When Bill Kelly took his usual 5 a.m. walk with his dog along a wooded footpath Friday, he couldn't believe what he spotted in his flashlight beam: an animal trap right next to the trail with his neighbor's cat stuck inside, meowing.
"You immediately go, I gotta get it out of here," he said. "I was able to get the trap open and pull the cat out and rush it out."
A pet sitter who was caring for Sabrina the cat immediately took her to the vet. The cat survived, but she has stitches in both legs.
Sabrina's owner rushed back to her Pine Spring home from the beach.
"The whole neighborhood is up in arms," said Mary Kimble. "It's just a shame. This is a walking path for people who walk their animals and even for kids. There's an elementary school right there."
Bill Kelly called police. Animal Control officers found more traps in the woods and began investigating.
Even though the path is used by Pine Spring area residents and kids from the nearby schools, it's on private property, occupied by the Department of Defense Health Headquarters (DHHQ), and the facility, along Arlington Boulevard near the Beltway, had been having problems with three coyote pups living in the area. They were first spotted in late June. Virginia's District Wildlife Biologist was contacted and went to assess the situation.
Kevin Rose said the coyote pups had been fed by some employees at the DHHQ building. The pups became semi-tame.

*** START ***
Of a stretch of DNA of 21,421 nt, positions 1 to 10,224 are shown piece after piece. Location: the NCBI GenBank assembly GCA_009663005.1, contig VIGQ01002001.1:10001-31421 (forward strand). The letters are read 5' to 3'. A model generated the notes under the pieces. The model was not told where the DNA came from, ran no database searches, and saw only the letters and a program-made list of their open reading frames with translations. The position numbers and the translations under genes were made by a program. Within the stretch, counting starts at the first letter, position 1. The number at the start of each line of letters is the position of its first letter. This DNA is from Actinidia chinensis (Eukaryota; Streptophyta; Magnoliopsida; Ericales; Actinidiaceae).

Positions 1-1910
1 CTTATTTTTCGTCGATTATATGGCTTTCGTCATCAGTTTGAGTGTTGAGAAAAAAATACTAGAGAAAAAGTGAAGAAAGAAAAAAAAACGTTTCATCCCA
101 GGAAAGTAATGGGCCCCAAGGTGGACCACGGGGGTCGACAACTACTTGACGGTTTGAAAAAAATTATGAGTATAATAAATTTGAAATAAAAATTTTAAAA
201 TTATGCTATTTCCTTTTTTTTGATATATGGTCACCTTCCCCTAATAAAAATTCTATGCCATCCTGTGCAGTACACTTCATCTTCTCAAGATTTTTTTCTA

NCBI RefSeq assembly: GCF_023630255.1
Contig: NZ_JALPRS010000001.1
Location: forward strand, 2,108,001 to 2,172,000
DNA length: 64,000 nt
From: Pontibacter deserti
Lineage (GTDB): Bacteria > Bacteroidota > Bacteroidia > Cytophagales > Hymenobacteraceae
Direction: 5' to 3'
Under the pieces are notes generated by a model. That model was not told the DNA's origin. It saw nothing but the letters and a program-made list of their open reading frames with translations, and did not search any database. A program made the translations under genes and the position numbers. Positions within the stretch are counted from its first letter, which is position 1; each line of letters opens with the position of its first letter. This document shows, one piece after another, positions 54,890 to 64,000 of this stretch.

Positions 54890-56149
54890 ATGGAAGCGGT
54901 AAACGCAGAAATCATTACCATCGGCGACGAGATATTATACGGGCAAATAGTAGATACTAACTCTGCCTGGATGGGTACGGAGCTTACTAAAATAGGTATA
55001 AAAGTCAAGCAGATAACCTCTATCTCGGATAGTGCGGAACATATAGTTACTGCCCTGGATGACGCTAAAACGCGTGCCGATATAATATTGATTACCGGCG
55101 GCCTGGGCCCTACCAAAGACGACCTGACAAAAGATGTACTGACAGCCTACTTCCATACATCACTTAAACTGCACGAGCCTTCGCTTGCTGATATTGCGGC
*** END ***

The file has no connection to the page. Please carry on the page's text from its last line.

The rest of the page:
"They were laying up against the building, including the doors, entry ways in and out of the building," explained Rose "We couldn't allow these pups that were extremely tame to grow up to be adults with no fear of humans and viewing humans as giving them food. That's how we end up with a dangerous interaction between humans and coyotes."
Wildlife officials told the building managers to first try "hazing" the pups, to get them to once again fear humans.
A Defense Department spokesman said Pentagon Force Protection officers tried scare tactics every time they saw the coyotes. They yelled, used sirens and other loud noises. The pups would run off but later return.
When that effort failed, traps were the only option.
"Trapping of coyotes is a continuous open season. They are a nuisance animal," said Rose.
Under state law, once trapped the coyotes would have to be euthanized. They can't be moved to new territory.
But the Fairfax County Animal Control officer's investigation found the traps in the woods were set illegally. They didn't bear the required identification and were placed right next to the path, endangering people and pets.
"Traps must be set in ways to avoid creating a human safety hazard and to reduce the chances of catching a domestic animal," said Rose.
The licensed trapper who'd been hired by DHHQ, 47-year-old Jacob Risser of Alexandria, is charged with unlawful hunting of a wild animal, a game violation.
Now Pine Spring residents want to know whether new traps will be placed in the woods. Defense Health Agency Spokesman Kevin Dwyer said a coyote was just trapped near a gazebo on the facility's property. He is uncertain whether traps will once again be placed in the woods.